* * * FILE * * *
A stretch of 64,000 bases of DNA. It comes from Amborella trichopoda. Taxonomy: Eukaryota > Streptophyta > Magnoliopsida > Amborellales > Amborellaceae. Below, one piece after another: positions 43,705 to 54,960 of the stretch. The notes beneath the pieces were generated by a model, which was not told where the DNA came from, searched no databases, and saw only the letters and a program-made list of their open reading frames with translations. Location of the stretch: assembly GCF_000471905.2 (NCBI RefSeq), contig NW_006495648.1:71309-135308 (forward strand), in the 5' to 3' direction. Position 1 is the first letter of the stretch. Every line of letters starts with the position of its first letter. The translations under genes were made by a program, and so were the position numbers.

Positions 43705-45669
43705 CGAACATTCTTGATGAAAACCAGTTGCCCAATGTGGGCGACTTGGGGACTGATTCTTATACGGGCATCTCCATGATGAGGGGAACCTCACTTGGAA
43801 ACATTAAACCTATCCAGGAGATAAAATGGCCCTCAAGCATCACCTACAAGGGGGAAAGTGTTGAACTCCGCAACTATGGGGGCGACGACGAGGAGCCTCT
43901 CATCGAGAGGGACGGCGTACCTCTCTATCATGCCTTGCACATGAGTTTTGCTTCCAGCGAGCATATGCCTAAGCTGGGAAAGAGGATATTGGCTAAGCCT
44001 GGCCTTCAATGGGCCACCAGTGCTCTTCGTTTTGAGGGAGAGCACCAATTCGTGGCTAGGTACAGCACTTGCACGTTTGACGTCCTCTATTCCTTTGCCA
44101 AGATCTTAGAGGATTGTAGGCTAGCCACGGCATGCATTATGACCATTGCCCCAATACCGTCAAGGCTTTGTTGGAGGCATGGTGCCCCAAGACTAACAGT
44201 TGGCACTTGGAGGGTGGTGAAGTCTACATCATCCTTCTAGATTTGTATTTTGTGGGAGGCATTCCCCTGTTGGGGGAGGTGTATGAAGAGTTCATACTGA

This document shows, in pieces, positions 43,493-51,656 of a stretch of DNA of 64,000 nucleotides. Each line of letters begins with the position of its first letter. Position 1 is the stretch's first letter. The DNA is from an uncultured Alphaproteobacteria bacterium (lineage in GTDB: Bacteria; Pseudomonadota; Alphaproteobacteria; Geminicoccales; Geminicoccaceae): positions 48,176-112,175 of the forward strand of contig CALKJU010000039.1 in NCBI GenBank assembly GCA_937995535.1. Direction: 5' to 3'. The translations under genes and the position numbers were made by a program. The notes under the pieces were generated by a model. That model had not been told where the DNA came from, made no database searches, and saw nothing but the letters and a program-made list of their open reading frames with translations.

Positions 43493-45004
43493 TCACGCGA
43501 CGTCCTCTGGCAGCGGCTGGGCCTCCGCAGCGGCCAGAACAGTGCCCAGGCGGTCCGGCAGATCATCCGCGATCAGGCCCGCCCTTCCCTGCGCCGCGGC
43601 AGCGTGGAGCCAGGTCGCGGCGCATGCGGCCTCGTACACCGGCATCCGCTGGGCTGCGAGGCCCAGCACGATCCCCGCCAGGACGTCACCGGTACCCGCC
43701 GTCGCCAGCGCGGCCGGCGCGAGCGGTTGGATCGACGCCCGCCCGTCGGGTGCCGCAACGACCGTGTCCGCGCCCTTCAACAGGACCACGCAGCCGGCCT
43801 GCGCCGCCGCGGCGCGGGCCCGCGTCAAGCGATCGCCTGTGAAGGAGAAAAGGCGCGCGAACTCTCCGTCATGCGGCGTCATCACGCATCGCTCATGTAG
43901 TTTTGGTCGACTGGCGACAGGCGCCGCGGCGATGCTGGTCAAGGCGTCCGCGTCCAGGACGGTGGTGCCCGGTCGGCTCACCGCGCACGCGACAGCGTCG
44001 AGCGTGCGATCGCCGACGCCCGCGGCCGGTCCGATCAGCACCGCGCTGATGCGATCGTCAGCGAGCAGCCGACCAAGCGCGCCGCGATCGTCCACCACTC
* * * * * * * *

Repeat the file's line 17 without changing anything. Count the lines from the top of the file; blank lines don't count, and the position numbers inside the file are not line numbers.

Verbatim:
44001 AGCGTGCGATCGCCGACGCCCGCGGCCGGTCCGATCAGCACCGCGCTGATGCGATCGTCAGCGAGCAGCCGACCAAGCGCGCCGCGATCGTCCACCACTC